Most movies are made with a budget above millions of dollars, but 1998’s Pi proved that it is possible to make a masterpiece even with a limited budget. Directed by Darren Aronofsky, this Black and White movie follows Max Cohen (portrayed by Sean Gullette), an isolated mathematician who takes mathematics beyond simple pleasure and uses it as a tool to understand every facet of life.
In the movie, Max Cohen lives in a small apartment in New York City, where he works on mathematical theories using his computer. He is surrounded by people who try to exploit his math genius, including Wall Street traders and Hasidic Jews. Max’s goal is to find numerical patterns that can be found in natural phenomena such as stock market fluctuations, biological life cycles, and even human behavior. By doing so, he believes he can decode the universe’s secrets.
Max is portrayed as an outcast who struggles to fit in with society due to his unique way of thinking. His story shows us how difficult it is for those who think outside the box when trying to survive in today’s world. It also inspires anyone to pursue their dreams despite obstacles they may face along the way.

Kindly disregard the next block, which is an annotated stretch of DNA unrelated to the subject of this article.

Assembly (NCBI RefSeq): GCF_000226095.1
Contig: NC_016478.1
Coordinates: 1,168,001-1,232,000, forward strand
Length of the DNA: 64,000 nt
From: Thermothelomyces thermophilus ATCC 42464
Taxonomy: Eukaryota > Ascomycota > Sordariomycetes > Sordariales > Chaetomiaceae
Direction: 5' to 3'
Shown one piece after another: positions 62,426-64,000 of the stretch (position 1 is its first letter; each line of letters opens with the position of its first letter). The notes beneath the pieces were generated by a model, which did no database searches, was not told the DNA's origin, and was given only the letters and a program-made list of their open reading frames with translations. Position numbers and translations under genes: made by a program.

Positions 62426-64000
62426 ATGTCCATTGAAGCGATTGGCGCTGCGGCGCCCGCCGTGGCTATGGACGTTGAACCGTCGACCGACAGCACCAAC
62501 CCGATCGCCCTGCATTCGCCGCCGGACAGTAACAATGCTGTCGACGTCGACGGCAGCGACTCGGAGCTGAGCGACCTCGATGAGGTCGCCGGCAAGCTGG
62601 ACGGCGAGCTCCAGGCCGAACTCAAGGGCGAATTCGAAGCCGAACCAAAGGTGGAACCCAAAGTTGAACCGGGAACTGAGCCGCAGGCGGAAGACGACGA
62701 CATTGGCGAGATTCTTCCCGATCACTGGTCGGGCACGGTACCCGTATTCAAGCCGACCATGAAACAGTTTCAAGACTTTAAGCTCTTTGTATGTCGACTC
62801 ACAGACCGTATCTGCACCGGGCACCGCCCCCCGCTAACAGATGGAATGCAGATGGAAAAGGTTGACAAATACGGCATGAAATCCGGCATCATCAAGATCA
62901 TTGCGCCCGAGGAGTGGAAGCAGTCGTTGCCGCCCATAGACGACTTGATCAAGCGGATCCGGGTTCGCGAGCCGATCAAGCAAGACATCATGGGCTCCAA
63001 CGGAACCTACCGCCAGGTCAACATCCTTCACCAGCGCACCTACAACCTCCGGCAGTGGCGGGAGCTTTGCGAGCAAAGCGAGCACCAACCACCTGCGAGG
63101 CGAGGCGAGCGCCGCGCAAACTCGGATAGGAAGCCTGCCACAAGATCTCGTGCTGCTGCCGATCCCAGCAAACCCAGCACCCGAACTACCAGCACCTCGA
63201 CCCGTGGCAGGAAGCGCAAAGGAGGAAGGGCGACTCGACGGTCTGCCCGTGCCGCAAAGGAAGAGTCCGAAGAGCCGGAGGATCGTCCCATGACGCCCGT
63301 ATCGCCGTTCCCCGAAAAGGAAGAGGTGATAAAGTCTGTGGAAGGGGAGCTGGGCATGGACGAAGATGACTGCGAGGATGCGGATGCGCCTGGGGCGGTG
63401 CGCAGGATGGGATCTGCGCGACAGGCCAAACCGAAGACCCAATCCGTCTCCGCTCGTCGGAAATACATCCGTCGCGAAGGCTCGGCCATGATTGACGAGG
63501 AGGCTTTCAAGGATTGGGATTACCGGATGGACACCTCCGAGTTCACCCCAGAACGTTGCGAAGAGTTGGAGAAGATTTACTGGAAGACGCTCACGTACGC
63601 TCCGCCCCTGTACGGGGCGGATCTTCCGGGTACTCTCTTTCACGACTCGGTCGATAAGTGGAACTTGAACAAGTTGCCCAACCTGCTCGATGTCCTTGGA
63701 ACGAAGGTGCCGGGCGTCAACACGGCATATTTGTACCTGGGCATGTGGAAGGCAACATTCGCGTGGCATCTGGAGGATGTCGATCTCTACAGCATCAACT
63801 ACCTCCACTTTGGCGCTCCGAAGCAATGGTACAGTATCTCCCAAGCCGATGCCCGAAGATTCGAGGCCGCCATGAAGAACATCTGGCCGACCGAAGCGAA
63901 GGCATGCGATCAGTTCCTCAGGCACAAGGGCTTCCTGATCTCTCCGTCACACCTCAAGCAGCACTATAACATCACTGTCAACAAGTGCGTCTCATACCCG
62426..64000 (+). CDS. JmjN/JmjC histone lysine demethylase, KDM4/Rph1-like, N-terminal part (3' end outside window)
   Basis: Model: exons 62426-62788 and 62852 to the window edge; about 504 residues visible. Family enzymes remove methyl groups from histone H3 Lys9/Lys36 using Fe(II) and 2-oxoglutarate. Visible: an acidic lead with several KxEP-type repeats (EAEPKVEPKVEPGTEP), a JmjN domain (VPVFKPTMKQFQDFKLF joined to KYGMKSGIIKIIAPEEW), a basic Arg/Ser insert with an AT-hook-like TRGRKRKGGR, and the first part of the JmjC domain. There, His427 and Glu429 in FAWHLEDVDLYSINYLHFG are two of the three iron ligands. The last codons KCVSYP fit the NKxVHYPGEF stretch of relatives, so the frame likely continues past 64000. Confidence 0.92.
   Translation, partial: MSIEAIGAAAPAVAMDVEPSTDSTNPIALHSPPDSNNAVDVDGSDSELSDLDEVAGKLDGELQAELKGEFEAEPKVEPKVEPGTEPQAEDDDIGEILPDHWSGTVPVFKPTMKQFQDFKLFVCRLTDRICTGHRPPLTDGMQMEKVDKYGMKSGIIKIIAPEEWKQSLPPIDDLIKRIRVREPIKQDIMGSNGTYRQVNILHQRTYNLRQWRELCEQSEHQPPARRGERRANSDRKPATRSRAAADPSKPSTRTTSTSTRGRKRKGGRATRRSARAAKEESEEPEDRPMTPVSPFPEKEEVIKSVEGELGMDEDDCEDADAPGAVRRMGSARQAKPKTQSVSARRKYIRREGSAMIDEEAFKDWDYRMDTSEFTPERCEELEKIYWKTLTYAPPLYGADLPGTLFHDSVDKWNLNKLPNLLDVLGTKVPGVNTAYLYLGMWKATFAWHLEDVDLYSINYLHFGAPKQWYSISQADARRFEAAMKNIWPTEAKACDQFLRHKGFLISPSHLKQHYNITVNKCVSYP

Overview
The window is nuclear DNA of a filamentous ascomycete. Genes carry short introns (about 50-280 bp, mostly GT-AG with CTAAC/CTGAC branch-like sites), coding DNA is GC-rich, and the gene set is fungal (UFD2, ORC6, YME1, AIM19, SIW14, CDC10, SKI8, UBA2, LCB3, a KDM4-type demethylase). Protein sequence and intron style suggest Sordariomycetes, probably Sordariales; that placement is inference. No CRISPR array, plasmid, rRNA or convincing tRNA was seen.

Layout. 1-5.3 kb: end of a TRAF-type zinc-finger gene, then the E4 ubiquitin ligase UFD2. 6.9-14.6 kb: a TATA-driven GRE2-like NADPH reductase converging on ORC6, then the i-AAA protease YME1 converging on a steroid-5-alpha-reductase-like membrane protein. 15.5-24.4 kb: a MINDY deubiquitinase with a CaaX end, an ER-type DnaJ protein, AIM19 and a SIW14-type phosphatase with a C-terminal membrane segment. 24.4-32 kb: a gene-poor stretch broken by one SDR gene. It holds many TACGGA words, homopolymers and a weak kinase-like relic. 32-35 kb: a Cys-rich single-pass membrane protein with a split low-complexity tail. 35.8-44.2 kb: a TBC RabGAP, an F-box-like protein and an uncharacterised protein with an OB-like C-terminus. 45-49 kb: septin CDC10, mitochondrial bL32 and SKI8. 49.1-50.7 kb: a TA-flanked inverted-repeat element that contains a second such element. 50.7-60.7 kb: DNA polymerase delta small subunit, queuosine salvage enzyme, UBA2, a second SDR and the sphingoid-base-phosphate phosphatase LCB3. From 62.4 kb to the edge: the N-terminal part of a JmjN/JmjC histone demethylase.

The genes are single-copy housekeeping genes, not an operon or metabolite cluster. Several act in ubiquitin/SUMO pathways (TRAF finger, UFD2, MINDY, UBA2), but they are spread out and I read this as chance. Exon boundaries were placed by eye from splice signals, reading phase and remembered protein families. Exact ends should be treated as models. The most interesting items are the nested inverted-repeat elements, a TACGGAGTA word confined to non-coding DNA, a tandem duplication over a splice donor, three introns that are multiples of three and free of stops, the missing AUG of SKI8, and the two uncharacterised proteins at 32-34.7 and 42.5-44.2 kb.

Themes Explored in “Pi”
The film explores themes such as mental health issues, obsession bordering on madness, paranoia, conspiracy theories, and anti-Semitism. It also touches upon how technology can be used for good or evil depending on its user’s intentions. Although some scenes are dull or monotonous, they are important plot points that help us understand Max’s journey from an ordinary man to a revolutionary thinker. The film also reinforces the idea that knowledge has no boundaries and encourages viewers to explore new ways of thinking without fear of judgment or ridicule from others.
Whether you’re a fan of mathematics or not, “Pi” is definitely worth watching—at least once! It has great cinematography and acting performances and raises important questions regarding our relationship with technology and science while exploring complex topics such as mental health disorders and paranoia. Ultimately if you’re looking for something different, this 98-minute masterpiece should do the trick! It will make you think twice about what lies beneath your everyday reality.